Tuesday, August 19, 2008

Mea culpa

A couple of Sudays ago I had a letter published in the Sunday Dallas Morning News:

Apes' rights reinforce human rights

Re: "When human rights extend to nonhumans – Granting apes rights will only devalue human life, says Wesley J. Smith," last Sunday Points.

Mr. Smith's criticism of acknowledging apes' basic rights is easy to understand. His organizations, the Discovery Institute and its daughter organization, the Center for Bioethics and Culture, exist primarily to fight against teaching evolution in the schools and to push their anti-science agenda.

These organizations are spin-offs of the Ayn Rand cult's vision of a social hierarchy that turns the American ideal of equality on its head.

Scientific evidence makes it clear that apes' and humans' emotional and cognitive responses to our world are of a like kind. Establishing their basic rights under the law reinforces human rights because it acknowledges that our similarities to each other are more important than our differences.

Rick Bogle, Madison, Wis.
A few days later I was taken to task by the Center for Bioethics and Culture's founder:
CBC misrepresented in letter

Re: “Apes’ rights reinforce human rights,” by Rick Bogle, Sunday Letters.

The Center for Bioethics and Culture is not a “daughter organization” of the Discovery Institute. Perhaps I would have been less irritated if Mr. Bogle associated the Discovery Institute as a “daughter organization” of the CBC? But, in either case, his association would have been grossly inaccurate.

Also, the CBC has never been involved in the evolution debate or had any position on the teaching of evolution. Nor was Wesley Smith’s article about evolution. In an era of Google transparency, it is utter tripe that Mr. Bogle didn’t do his homework. For that matter, did he think that this glaring misrepresentation of the CBC would go unnoticed?

Regarding his beliefs that the CBC pushes an anti-science agenda: more nonsense. More than half of our directors are doctors, nurses, scientists or public health professionals. Hardly an organization to brand as anti-science since our livelihood depends on the science professions.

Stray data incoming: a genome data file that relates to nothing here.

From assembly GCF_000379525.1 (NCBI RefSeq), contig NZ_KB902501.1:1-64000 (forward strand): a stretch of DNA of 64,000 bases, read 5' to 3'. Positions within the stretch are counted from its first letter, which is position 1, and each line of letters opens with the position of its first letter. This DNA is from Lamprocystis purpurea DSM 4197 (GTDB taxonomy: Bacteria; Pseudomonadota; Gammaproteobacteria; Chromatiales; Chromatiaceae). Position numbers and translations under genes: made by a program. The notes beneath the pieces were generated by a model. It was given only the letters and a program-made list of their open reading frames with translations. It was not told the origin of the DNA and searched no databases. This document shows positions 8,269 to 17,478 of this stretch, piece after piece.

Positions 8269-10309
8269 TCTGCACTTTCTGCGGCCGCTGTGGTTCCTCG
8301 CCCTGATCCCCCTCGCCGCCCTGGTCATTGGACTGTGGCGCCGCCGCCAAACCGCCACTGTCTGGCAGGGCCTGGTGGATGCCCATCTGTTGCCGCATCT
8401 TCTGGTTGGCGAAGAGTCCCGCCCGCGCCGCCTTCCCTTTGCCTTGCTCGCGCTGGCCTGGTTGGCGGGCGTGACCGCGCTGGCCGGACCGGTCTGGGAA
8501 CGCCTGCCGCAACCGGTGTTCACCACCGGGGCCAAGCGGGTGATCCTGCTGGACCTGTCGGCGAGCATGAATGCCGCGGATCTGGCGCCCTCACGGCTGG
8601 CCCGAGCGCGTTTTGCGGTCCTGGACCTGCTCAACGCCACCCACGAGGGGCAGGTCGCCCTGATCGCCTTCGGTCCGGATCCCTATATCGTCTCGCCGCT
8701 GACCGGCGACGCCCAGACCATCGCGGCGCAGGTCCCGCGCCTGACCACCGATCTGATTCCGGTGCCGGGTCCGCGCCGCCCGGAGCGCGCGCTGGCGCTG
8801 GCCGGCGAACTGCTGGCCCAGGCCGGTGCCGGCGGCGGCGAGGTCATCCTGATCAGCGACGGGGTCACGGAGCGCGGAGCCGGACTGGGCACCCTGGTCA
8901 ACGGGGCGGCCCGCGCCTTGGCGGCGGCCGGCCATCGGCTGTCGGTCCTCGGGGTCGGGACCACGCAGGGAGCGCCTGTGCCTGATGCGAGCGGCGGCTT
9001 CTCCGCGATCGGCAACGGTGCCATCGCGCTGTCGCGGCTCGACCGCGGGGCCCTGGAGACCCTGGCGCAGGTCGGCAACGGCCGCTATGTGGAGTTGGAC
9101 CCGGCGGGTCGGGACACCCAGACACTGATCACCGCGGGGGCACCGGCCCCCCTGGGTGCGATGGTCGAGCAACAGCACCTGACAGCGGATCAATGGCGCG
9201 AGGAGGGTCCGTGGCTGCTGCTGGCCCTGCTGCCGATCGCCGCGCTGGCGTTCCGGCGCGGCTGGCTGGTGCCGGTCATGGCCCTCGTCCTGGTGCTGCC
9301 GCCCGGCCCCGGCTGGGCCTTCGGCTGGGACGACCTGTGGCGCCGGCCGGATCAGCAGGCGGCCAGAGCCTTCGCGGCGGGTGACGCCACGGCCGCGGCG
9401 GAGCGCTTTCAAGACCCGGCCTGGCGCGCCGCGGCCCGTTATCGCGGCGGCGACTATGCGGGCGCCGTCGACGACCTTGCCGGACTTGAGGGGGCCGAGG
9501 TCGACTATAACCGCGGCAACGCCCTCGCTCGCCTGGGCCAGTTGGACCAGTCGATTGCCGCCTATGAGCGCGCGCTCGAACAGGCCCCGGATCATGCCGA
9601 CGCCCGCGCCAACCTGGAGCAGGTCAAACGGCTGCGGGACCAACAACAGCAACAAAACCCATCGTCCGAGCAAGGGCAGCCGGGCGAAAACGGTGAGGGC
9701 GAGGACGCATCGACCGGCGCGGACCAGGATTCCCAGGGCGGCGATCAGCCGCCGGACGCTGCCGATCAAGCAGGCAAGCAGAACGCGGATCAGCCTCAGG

Jennifer Lahl, founder and national director, The Center for Bioethics and Culture, San Ramon, Calif.
Ms Lahl is correct; I was mistaken. I confused the Center for Bioethics and Culture with The Discovery Institute's Center for Science and Culture.

It's hard to keep it all straight. Ms. Lahl's organization notes that Wesley J. Smith is a special consultant. And here, they mention only Smith:
Our Directors include physicians, nurses, public health experts, marketing and finance businessmen, 5 staffers including consultant—Wesley J. Smith, J.D. all share a commitment to a truly human future. The CBC team has had an impact in major news publications, national radio, network TV, national and international speeches, and boasts a portfolio of leading national experts on hand to promptly address key bioethic issues. We are regularly asked for feedback and background by media, individuals and major organizations as well as bodies outside of the U.S. as well as provide speakers for national events.
And you can't read many of these articles or these and not pick up on the common themes.

But, in spite of Smith's clear involvement in Center for Bioethics and Culture and his stardom at the Discovery Institute, I was wrong in my characterization of her organization being a Discovery Institute, anti-science, creationist, Ayn Rand cult spin-off.

It's just a bed fellow.

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